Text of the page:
Thursday, February 5, 2015

Give me Liberty … or Give me Terror

I recently watched the History Channel’s mini-series “Sons of Liberty.” It’s everything that we’ve come to expect from the cable channel: a good looking cast, some great battle scenes, fudging of key facts and 21st century language put into 18th century mouths. I doubt very much that Benjamin Franklin said of the idea of Independence: “Well, that’s an absolutely bat-shit crazy idea.” In this telling, the British referred to the Colonists as terrorists, though the word would not be coined for some thirty years. Historically accurate? No. Amusing diversion? Yes. Its timing was good as invoking the terrorist description has become the de-facto label for evil, even though much of what’s called that today isn’t.

Al Jazeera English’s editor recently had an email leaked. The communication to reporters and editors at the news network (funded by the Qatar Government) reminded them to be more careful in the use of all wording, especially the terms ‘terrorist’ and ‘jihad.’ “One person’s terrorist is another person’s freedom fighter,” the email said. "Words that have a tendency of tripping us up. Avoid characterizing people. Often their actions do the work for the viewer." He’s absolutely right, both politically and journalistically.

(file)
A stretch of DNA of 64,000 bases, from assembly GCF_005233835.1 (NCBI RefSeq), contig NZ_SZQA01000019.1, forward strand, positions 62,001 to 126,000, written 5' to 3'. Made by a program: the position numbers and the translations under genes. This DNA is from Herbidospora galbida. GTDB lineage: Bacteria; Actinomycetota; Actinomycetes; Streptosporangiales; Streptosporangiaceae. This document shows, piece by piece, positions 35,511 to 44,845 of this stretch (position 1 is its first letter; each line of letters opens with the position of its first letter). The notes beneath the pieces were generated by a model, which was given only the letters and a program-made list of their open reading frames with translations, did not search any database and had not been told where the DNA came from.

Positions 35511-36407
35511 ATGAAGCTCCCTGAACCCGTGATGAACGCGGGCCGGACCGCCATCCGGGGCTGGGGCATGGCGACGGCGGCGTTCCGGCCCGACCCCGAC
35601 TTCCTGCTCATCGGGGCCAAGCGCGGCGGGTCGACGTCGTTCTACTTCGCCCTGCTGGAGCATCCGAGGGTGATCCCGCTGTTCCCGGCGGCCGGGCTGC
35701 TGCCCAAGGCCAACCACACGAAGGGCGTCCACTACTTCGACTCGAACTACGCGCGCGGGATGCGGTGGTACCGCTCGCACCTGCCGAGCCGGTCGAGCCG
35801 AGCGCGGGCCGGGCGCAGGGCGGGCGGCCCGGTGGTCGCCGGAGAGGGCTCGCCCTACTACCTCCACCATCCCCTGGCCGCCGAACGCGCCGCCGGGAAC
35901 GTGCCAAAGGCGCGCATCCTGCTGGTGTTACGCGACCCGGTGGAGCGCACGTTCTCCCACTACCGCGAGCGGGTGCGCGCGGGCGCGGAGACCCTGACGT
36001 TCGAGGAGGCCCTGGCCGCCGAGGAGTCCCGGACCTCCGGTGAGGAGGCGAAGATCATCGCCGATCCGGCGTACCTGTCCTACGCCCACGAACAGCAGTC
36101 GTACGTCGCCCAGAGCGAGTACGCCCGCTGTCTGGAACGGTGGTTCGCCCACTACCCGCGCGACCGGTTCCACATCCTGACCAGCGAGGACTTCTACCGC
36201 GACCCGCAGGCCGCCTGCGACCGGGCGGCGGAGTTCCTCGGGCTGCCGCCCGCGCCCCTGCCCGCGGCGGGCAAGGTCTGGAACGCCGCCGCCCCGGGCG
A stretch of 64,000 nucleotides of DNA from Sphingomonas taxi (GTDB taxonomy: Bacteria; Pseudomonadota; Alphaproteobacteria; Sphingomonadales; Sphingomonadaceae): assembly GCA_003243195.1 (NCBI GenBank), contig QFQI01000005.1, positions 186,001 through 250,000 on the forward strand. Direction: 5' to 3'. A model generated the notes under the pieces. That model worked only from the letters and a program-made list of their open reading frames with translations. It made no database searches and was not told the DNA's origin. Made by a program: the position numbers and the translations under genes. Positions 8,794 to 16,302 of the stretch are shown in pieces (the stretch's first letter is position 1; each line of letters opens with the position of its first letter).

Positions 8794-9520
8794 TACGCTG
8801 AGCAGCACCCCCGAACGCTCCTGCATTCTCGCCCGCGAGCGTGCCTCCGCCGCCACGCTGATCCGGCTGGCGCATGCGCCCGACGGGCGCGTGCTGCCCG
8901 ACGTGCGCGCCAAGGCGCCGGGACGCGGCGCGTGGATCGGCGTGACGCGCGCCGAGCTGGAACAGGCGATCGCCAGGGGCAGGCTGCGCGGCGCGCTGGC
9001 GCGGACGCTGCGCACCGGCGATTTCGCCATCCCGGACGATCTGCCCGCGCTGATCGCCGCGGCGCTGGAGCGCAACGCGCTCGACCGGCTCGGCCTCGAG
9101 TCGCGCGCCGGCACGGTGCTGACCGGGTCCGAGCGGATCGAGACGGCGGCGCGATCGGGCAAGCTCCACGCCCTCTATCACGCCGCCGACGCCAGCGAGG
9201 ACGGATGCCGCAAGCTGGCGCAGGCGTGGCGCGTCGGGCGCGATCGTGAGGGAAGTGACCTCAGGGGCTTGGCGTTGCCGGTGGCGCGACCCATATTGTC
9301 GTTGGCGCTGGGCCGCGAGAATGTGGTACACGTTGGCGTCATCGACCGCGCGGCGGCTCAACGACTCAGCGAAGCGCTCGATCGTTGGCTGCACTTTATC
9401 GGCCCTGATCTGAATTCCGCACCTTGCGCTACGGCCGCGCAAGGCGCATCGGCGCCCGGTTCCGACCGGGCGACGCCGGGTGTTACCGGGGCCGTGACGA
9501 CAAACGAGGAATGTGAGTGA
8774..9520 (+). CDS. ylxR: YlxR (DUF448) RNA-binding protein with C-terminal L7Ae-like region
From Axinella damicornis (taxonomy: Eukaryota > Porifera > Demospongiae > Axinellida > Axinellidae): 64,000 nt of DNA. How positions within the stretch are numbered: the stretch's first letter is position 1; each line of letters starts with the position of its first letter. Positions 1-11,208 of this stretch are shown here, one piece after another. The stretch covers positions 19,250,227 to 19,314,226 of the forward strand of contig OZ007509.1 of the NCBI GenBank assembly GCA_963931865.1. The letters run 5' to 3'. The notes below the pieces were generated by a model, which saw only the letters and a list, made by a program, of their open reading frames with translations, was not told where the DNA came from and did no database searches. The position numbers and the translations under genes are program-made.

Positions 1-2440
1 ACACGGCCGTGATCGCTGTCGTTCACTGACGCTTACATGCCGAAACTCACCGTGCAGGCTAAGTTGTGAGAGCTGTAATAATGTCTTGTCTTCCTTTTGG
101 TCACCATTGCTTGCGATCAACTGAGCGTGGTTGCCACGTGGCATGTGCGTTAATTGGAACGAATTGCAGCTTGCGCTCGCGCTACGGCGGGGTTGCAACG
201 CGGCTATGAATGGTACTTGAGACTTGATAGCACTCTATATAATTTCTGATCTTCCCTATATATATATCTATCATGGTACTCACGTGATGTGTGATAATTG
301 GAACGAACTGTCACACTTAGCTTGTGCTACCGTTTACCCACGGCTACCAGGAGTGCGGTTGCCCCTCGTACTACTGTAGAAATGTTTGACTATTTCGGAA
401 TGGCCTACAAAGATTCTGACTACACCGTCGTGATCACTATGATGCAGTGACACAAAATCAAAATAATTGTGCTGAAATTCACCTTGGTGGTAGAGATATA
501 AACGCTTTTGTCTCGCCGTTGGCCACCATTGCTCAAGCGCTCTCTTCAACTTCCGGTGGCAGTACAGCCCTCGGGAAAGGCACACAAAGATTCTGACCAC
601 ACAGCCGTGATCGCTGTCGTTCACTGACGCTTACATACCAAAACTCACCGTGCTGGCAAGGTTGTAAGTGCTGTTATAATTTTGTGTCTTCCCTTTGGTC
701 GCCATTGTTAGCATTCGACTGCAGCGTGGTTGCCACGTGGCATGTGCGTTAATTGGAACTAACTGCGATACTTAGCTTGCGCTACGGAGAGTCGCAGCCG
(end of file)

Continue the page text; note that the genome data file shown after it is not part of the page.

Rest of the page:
In October of 2014 a gunman killed a soldier at Canada’s national war memorial and then stormed Parliament. In response last week (1/30/15) Prime Minister Stephen Harper introduced new legislation that will further criminalize terrorism, allowing the government to approach and hold suspects up to five years based on “threats” and allow the state to remove “objectionable” material from the Internet. "Over the last few years, a great evil has been descending upon our world, an evil that has been growing more and more powerful: Violent jihadism," Harper said. The change in the law comes after one incident that killed one individual.


The U.S. passed and has renewed the Patriot Act in response to the horrible events of 9/11/2001. The law has been blamed for limiting many freedoms promised under the Constitution, and has been hailed for protecting the country from further attacks. Local municipalities are now taking the defense against terrorism one step further.